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Harvard’s Lesson Re: Class S⁠i⁠ze & School Cho⁠i⁠ce

By: The James Madison Institute / January 28, 2011

The James Madison Institute

Blog

January 28, 2011

By Bill Mattox, JMI Resident Fellow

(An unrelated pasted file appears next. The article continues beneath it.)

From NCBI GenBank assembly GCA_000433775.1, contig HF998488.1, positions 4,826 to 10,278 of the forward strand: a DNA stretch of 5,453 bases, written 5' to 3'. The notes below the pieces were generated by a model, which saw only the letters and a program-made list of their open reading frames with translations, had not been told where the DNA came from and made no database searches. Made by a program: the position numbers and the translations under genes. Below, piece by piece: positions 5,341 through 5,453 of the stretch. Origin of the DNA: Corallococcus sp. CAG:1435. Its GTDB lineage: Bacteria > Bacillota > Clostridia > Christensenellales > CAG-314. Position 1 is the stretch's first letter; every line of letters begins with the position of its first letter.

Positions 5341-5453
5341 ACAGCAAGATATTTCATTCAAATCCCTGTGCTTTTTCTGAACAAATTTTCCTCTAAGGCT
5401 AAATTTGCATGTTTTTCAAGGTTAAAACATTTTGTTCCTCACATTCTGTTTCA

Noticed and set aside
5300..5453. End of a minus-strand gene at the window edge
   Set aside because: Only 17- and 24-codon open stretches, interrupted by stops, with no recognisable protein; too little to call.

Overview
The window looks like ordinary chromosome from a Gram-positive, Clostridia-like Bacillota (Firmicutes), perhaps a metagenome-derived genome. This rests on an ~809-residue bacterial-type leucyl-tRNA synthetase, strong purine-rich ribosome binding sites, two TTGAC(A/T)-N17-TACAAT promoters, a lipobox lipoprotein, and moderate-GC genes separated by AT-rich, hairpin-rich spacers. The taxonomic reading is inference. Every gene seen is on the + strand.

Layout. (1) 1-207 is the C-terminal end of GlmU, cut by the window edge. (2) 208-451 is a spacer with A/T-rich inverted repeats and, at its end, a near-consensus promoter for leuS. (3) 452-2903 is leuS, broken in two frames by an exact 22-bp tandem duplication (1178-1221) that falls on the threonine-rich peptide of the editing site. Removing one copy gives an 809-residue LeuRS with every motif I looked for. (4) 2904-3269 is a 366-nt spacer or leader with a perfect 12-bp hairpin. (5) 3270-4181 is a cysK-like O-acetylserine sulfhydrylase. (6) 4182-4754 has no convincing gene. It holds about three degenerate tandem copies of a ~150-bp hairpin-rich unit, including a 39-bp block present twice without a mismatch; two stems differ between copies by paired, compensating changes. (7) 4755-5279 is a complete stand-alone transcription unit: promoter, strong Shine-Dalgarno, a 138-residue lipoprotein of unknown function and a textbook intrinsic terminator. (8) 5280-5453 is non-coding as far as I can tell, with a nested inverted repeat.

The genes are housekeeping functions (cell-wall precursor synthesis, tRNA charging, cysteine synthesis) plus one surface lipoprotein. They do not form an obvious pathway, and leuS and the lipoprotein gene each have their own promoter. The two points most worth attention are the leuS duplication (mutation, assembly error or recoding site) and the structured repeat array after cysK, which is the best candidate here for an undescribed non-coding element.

In a recent column, George Will notes that in many Asian countries, K-12 classrooms have far more students, on average, than do most K-12 classrooms in this country.  Given that these Asian students typically score higher than American students on standardized tests, Will wonders if much of the American emphasis on low teacher-student ratios is misplaced.  Will’s column brings to mind an experience my son and I had this past summer.  While in Boston together for a baseball weekend, we decided to take a tour of the Harvard campus.  During the tour, our student guide told us that each semester at Harvard begins with something called “shopping week.” During this week, students go “shopping” for classes – checking out which ones would best promote their learning.  Interestingly, size restrictions very rarely come into play.  If a particular class at a particular time generates greater demand than the space initially allotted for it, Harvard organizers simply find a larger classroom to meet student demand. Now, as you can imagine, this sort of scheduling policy forces students to wrestle with all sorts of real-world market trade-offs:  Would you rather be in a large, impersonal class learning from a much-celebrated professor or in a small class receiving greater individual attention from a less-renowned instructor?   The choices aren’t always easy.  But the students get to make them – rather than having Harvard administrators do so for them. That experience at Harvard was a real eye-opener for me.  Essentially, America’s oldest and most prestigious university was saying through its scheduling policies, “We believe in market forces – we’d rather have our  ‘consumers’ determine how large their classes will be than to have our experts arbitrarily do so.”  While I realize that most K-12 schools in Florida would find it challenging to be as flexible in class scheduling as Harvard is, the underlying principle should not be missed:  education consumers (students and their parents) benefit from having the freedom to make important choices for themselves. As we near the conclusion of National School Choice Week, we need to learn from the example of Harvard.